Toronto-based ddcx Indigenous Kitchen and Catering will send healthy meals to Indigenous people in need
Indigenous chefs and restaurants are uniting in a national campaign to ensure Indigenous people in need receive healthy meals over the holidays amid the COVID-19 pandemic.
Winnipeg-based Feast Café Bistro owner executive chef Christa Bruneau-Guenther from Peguis First Nation and Indigenous Culinary of Associated Nations (ICAN) board member announced on November 27 the launch of Indigenous Feast Boxes, a fundraising campaign to support Indigenous chefs across Canada and their teams.
The meal kits will be provided to Indigenous families and community members in need during the fast-approaching holiday season.
“This fundraising campaign is a way to secure jobs but also support families, elders, people with health risks and the larger community as a whole,” Bruneau-Guenther explained in a news release. “The holidays can be hard financially, but they are also a time of warmth and giving.”
The feast boxes are made with local ingredients and are inspired by chefs’ heritage and contemporary influences. The boxes serve four-to-six people with a minimum value of $50 each. They will either be partially or fully prepared, with recipes and cooking instructions that will provide details about the significance of the ingredients.
Joseph Shawana, the chef behind now-closed Kūkŭm Kitchen, is doing a box through his catering service ddcx Indigenous Kitchen and Catering with the support of Centennial College, where he teaches. Native Child and Family Services of Toronto will distribute the boxes locally.
“When COVID-19 hit and all our Taste of the Nations events got cancelled, we decided to redirect those efforts by funding $25,000 for the creation and distribution of Indigenous Feast Boxes,” Shawana, who is also ICAN’s board chair, said.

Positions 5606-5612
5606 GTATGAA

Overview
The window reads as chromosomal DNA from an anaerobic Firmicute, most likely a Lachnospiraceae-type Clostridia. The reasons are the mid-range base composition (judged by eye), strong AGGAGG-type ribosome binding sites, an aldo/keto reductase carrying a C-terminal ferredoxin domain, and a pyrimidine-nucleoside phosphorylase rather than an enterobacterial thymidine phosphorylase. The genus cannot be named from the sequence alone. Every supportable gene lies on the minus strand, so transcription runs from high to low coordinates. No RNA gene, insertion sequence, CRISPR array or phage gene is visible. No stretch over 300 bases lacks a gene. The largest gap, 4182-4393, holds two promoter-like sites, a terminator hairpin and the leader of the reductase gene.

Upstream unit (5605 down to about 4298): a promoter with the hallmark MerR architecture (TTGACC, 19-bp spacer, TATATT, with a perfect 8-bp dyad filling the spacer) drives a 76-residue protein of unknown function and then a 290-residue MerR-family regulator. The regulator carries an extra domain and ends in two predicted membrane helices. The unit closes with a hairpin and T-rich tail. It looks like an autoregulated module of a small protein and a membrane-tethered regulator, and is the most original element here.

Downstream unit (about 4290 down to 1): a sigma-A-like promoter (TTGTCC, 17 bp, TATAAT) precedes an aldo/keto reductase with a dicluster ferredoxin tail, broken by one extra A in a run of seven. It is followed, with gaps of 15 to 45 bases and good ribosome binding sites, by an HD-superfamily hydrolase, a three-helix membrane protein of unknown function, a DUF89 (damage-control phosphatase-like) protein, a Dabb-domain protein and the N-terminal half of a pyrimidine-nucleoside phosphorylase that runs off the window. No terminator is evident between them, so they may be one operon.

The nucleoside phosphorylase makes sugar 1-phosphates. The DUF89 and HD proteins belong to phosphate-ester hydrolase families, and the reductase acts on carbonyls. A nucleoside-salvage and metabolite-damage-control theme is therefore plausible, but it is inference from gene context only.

Shawana pointed out that people can visit IndigenousCuisine.ca, which offers profile, blogs, and recipes, as well as a map of Indigenous restaurants, food trucks, caterers and culinary experiences across Canada.
Indigenous Family Centre codirector Michele Visser explained what the experience of receiving a feast box is like.
“At a time when getting groceries is difficult, having all the necessary ingredients within one package made cooking a healthy meal so much easier,” Visser said. “The portions were generous! The stew was supposed to make six servings, but it was so rich and hearty that it served six for supper and there were leftovers for the next day. The ingredients that were chosen were mostly local and the recipe was simple and well explained which made the meal easy to reproduce at a later date.”
In addition, Visser pointed out that it reminded people that they’re not alone, and provided them with both assistance and food education.
“For people who don’t know a lot about cooking, or who don’t have a large pantry of available items, these meal kits made cooking healthy, simple, and delicious,” she said.
The campaign has a goal of raising $60,000 to ensure Indigenous families across Canada receive a healthy warm meal during the holidays. This campaign, which runs until December 18, is being shared online at GoFundMe.
A version of this story originally appeared in the Georgia Straight. With files from NOW Magazine